Monday, March 07, 2005

In memoriam

My grandmother, Elizabeth Petway Moses (née Buttorff), died yesterday, at the age of ninety-two . It's...well, it's not really a very emotional thing for me. I was never close to her, even though she lived in my hometown for the last five or six years of her life (my grandfather died a few days before 9/11, and it was all downhill from there). Still, it is quite sad, from an objective position. Not the death itself: it was quite obviously time, and it was as natural and peaceful as it could have been. But her life itself...she came from a rich old southern family that was positively Faulknerian in its psychoses and dysfuntionalities.

She hated most of her relatives, a hatred that, by all accounts, was not unjustified, but which she held onto like a talisman through her entire life, letting it subtly poison everything around her. She married my grandfather, William Moses, whom she had just met on an impulse, because she wanted to prove her family--which constantly told her that (unlike her sisters) she would never, ever marry--wrong. And for a while it must have seemed like this was IT; that she'd broken through the cloud cover and that there were only blue skies ahead. But such was not the case.

William had serious family issues of his own (he was always struggling under the dominion of his deranged mother, who incidentally HATED Elizabeth), but beyond that--and, most likely to some extent because of that--he was...not a good person. A while ago, after he'd died, my brother and I jokingly asked our father what alignment he would have been had he been a Dungeons and Dragons character, and after we reeled off the various options to him--lawful good, chaotic good, neutral good, lawful neutral, true neutral, chaotic neutral, lawful evil, chaotic evil, neutral evil--he chose "chaotic evil." That sounds hyperbolic, and it probably is. But maybe not totally inaccurate.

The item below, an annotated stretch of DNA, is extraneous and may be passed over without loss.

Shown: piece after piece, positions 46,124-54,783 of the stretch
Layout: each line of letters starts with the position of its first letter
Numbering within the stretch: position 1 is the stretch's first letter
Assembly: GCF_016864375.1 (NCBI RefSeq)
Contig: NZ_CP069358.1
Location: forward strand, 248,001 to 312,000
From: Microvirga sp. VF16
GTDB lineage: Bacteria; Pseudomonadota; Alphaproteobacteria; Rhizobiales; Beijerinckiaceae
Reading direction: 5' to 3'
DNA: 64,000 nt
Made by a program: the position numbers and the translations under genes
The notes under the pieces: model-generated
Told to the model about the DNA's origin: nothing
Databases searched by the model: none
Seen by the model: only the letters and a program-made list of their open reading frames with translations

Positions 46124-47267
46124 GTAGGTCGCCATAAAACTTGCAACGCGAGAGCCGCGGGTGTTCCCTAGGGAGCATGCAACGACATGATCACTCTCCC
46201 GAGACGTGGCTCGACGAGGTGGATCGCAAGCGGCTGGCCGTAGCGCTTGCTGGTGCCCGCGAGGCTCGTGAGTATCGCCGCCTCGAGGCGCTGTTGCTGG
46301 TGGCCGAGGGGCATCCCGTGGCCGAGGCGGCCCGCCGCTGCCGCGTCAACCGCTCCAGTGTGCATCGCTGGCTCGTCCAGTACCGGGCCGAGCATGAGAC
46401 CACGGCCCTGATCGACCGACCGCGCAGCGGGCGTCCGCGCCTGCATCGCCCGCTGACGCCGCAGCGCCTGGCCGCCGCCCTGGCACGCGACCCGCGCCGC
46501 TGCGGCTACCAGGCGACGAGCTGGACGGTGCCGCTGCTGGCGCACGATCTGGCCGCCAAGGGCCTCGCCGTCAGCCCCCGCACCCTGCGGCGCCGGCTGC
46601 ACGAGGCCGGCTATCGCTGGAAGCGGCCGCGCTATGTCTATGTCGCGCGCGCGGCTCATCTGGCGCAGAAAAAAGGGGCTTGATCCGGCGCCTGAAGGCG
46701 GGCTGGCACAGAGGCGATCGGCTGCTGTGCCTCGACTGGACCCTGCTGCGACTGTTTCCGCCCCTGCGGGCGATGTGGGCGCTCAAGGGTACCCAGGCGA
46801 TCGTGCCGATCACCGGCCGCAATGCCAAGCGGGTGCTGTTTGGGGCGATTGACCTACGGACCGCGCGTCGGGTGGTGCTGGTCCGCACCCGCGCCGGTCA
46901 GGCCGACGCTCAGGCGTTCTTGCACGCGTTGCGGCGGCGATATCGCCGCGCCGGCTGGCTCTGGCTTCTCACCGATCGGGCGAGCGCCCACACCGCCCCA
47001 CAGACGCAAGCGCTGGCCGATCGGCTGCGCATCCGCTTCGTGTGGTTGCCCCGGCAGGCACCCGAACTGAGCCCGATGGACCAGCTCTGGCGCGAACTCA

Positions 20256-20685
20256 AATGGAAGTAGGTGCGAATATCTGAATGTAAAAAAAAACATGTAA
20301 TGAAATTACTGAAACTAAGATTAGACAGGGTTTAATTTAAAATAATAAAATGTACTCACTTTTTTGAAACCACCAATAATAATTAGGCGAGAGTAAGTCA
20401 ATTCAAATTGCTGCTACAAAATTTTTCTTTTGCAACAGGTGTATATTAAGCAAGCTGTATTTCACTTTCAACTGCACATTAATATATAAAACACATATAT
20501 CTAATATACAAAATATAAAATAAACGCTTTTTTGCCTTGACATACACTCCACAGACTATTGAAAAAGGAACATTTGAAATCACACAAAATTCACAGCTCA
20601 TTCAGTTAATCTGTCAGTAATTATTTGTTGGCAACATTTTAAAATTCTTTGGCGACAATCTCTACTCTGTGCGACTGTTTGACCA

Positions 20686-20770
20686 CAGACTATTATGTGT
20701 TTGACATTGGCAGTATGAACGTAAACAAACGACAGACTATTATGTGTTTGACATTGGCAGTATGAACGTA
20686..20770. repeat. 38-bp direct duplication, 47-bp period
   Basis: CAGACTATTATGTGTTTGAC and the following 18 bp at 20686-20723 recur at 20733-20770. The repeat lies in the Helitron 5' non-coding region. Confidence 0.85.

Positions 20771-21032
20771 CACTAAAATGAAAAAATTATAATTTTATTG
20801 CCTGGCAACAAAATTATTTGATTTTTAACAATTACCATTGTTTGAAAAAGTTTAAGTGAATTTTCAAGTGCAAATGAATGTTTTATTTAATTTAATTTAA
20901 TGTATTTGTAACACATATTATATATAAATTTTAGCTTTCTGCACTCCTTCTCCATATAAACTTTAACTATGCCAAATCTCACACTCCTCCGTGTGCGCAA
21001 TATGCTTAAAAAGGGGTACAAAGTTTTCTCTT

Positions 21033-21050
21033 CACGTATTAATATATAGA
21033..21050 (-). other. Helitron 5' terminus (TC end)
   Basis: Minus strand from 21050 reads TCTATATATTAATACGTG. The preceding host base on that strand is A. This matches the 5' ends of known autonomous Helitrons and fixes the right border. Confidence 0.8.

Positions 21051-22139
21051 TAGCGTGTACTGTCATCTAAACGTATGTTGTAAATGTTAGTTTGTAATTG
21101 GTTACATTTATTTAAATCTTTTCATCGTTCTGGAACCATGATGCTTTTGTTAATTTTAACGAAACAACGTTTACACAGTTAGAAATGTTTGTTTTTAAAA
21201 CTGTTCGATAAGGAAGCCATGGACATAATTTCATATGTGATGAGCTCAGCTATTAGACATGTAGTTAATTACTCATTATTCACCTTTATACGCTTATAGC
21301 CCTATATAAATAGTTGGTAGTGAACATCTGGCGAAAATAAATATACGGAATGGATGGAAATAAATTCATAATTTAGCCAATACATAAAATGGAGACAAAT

He was never physically abusive, nor was he an alochoholic or unfaithful or anything like that. What he was was persistently, unceasingly, almost pathologically self-centered. He wanted what HE WANTED, which was to fish and to write his middling poetry (he was an English professor at the University of Kansas for most of his adult life, and in one of his journals, he wrote that his goal was to work just hard enough to not get fired). Anything Elizabeth wanted that went against what he wanted, or that required extra effort on his part, was viewed as an imposition. He would never actually outright refuse her anything, though; he weas a very inassertive person. Instead, he would bottle up his deep irritation and resentment, only letting it show through consistent, low-level passive-aggressiveness. That's not to say that Elizabeth was entirely blameless here, but I'd rather not go down that path at the moment. Suffice to say, they grated on each other continuously over their sixty-six (!) years of marriage. An existential hell if ever there was one.

And now she's dead. A nearly perfect example of a life of quiet desperation. I don't want to claim that she was *never* happy, but as a whole, it was not an ideal life. Could she have found some measure of inner peace? I don't know. But her marriage pretty much precluded that possibility.

Goodbye, Elizabeth. In death if not life, may you find your peace.


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